We have studied the role of hydrophobic interactions in the fusion activity of two lipid enveloped viruses, influenza and Sendai. Using the fluorescent probe ANS (1-aminonaphtalene-8-sulfonate) we have shown that low-pH-dependent influenza virus activation involves a marked increase in the viral envelope hydrophobicity. The effect of dehydrating agents on the fusion activity of both viruses towards model lipid membranes was studied using a fluorescence dequenching assay. Dehydrating agents such as dimethylsulfoxide and dimethylsulfone greatly enhanced the initial rate of the fusion process, the effect of dimethylsulfone doubling that of dimethylsulfoxide. The effect of poly(ethylene glycol) on the fusion process was found to be dependent on the polymer concentration and molecular weight. In general, similar observations were made for both viruses. These results stress the importance of dehydration and hydrophobic interactions in the fusion activity of influenza and Sendai viruses, and show that these factors may be generally involved in membrane fusion events mediated by many other lipid enveloped viruses.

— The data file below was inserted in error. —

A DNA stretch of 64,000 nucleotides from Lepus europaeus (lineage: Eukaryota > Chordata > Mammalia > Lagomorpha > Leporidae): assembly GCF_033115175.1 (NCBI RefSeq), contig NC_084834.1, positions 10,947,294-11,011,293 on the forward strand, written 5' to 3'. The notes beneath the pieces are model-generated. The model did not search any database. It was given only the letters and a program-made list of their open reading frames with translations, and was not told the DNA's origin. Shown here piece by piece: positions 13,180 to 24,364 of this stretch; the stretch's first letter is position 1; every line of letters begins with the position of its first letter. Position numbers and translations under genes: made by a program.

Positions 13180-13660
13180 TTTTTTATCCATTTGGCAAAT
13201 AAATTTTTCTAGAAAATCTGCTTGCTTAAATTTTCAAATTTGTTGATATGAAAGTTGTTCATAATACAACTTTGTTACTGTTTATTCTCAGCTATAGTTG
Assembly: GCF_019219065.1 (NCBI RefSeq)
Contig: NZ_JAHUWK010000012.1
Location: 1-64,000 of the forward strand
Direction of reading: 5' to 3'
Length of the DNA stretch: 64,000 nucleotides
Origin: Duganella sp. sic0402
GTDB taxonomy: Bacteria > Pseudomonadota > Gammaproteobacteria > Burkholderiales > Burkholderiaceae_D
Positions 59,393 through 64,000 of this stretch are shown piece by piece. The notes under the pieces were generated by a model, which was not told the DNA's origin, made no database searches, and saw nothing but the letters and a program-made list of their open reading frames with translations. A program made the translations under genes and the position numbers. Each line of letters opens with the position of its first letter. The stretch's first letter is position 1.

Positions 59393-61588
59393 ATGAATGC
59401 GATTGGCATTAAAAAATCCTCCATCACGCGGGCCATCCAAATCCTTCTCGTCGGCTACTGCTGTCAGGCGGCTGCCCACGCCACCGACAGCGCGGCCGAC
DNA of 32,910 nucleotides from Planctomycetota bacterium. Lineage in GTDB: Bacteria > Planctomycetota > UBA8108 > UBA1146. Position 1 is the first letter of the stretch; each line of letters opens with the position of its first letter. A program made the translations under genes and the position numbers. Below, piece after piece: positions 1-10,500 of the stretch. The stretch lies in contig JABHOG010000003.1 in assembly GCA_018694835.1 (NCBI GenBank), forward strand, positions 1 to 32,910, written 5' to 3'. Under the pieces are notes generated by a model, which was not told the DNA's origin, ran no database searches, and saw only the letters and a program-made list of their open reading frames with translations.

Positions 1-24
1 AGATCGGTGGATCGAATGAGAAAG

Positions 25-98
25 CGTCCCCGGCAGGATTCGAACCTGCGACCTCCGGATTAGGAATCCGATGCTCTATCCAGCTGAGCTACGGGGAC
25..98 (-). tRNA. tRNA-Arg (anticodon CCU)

Abbreviations: ANS, 1-aminonaphtalene-8-sulfonate; a.u., arbitrary units; DMSO, dimethylsulfoxide; DMSO2, dimethylsulfone; HA, influenza virus hemagglutinin; LUVs, large unilamellar vesicles; PC, phosphatidylcholine; PE, phosphatidyl-ethanolamine; PEG, 1500-poly(ethylene glycol), 1500 average molecular weight; PEG, 3000- poly(ethylene glycol), 3000 average molecular weight; PEG, 6000-poly(ethylene glycol), 6000 average molecular; weight; PS, phosphatidylserine; R18, octadecylrhodamine B chloride

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